So I shut down the machine again. I power it on and it is OK. I backup my data, shut down the VAIO and press the magic “assist” button. Windows 7 with all the bloat that Sony has chosen gets installed on the machine again. About 1h later I start uninstalling stuff. Adobe, McAfee, Office (Trial), SQL Server, Norton go by. SP1 gets installed. 214 updates after SP1 too.
Like the upgrade procedure said: This won’t take long
[ This draft has been gathering dust for a few years, so I am posting it because what the heck, I’ve written it ]
I found out about dotplots while reading “Algorithms on Strings” (thanks to Bill Gasarch) an impressive book by the way, that easily makes it to the top-5 CS books I’ve read. It may well be one of the most complete works on the subject fulfilling simultaneously the needs of those who want to read the theory, see the proofs and/or write code (for it contains well understood pseudocode). But I digress.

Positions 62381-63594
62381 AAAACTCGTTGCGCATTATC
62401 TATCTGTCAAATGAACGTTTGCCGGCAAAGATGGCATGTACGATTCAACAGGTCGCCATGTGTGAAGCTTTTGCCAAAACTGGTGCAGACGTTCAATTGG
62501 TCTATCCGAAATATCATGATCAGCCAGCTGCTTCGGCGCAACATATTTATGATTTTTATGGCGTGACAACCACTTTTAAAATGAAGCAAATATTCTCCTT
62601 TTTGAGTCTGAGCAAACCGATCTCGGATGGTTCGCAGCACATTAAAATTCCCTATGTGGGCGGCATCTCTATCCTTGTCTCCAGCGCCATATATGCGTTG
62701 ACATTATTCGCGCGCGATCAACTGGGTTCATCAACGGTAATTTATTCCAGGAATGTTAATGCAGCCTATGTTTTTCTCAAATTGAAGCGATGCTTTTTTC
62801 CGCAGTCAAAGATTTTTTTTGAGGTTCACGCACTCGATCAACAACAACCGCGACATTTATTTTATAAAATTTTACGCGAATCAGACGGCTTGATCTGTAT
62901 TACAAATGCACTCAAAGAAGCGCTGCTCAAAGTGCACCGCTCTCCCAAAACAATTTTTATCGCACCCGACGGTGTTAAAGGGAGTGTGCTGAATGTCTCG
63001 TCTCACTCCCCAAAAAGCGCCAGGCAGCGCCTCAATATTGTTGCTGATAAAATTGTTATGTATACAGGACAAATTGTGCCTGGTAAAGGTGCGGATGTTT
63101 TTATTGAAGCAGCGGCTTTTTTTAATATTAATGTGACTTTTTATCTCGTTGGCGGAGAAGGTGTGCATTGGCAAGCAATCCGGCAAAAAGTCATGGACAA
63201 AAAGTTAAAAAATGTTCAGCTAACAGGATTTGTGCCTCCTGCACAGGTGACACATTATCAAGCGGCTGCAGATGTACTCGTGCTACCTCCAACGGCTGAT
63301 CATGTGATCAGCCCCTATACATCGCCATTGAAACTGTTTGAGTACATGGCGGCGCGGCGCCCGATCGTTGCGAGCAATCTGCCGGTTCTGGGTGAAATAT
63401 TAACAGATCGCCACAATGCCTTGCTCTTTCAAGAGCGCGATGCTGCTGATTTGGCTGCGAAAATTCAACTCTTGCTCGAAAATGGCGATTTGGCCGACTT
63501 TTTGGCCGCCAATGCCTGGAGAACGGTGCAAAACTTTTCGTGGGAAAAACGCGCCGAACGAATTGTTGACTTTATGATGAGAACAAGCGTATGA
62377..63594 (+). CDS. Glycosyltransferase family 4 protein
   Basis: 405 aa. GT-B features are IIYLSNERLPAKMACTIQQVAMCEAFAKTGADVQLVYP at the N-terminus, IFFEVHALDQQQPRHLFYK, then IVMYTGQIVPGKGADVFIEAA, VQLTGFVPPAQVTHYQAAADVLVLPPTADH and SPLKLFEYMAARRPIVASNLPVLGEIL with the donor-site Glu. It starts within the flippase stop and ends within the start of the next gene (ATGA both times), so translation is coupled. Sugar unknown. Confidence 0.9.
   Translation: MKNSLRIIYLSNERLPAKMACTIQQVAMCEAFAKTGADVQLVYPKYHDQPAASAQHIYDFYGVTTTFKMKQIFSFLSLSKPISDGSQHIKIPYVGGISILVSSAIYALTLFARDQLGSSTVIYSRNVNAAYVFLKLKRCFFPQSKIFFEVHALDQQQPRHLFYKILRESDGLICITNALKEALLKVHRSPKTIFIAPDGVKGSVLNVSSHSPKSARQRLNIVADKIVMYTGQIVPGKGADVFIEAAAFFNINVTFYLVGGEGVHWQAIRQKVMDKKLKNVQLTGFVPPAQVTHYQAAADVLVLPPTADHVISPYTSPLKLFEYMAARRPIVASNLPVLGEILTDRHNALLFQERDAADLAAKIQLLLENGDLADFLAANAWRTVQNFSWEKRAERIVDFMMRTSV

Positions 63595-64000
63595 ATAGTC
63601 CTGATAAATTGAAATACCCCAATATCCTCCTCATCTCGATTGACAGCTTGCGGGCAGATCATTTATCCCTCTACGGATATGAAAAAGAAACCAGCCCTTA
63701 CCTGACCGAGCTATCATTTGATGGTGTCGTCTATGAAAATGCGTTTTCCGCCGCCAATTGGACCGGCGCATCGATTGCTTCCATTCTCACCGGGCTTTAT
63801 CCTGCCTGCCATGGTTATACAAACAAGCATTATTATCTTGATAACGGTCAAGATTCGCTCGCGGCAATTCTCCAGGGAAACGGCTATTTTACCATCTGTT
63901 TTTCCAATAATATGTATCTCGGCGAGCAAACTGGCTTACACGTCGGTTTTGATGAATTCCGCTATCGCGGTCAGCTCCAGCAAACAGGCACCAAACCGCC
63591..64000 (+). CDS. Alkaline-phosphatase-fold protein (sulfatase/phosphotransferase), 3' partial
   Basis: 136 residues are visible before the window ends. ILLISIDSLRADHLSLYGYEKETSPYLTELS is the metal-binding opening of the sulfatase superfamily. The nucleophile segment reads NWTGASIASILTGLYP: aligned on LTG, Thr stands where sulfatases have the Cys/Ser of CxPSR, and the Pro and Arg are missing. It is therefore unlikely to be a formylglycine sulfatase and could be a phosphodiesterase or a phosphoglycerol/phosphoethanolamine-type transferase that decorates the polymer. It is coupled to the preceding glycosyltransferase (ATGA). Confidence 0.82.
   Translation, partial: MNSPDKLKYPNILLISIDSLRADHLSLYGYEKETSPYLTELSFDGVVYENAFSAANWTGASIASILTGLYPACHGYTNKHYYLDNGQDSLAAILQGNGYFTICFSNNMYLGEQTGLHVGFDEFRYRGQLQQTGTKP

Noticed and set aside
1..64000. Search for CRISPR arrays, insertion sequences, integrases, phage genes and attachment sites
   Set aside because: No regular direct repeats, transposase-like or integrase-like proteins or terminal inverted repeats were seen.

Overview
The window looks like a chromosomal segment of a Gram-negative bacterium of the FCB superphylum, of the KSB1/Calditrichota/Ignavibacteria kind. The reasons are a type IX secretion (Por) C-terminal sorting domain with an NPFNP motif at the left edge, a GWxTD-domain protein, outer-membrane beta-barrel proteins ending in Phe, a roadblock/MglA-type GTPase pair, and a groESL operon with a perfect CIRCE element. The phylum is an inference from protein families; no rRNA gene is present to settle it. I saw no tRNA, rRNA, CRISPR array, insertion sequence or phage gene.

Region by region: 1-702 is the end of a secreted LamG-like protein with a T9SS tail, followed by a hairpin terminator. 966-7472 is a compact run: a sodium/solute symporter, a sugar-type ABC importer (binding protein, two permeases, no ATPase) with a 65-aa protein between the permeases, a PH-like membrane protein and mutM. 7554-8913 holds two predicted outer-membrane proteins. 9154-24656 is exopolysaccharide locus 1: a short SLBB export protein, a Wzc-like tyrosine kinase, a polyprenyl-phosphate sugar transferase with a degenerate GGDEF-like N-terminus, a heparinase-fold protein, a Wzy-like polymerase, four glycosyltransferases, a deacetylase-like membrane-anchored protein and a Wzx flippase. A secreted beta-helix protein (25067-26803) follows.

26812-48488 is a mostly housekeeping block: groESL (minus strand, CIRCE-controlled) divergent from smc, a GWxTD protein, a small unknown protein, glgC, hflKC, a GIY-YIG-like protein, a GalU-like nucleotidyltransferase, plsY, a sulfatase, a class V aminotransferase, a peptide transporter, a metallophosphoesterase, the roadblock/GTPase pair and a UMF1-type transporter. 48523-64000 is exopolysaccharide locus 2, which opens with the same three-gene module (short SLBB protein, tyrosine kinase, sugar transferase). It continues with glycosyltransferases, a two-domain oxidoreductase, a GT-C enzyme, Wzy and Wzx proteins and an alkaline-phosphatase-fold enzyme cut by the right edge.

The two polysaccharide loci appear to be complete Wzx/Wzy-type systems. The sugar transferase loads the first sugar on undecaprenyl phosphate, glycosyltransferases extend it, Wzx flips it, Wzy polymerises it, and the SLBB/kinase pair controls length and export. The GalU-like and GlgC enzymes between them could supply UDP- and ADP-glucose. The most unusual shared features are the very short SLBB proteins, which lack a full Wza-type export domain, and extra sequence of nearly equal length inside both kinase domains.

Dotplots are tables that can be used to compare sequences (and therefore strings) and can reveal hidden patterns that may not be observable with other methods. They are in use for decades and known to people who work on computational biology (see for example “A high speed, high capacity homology matrix: zooming through SV40 and polyoma“)
Definition: Given two strings x and y with lengths m and n respectively we define a table Dot (the dotplot) of size m×n such that Dot[i][j] is true if x[i] equals y[j] and false otherwise.
Using the book example sequences ACGT and ATGCTACG we get the dotplot:
ATGCTACG A*....*.. C...*..*. G..*....* T.*..*...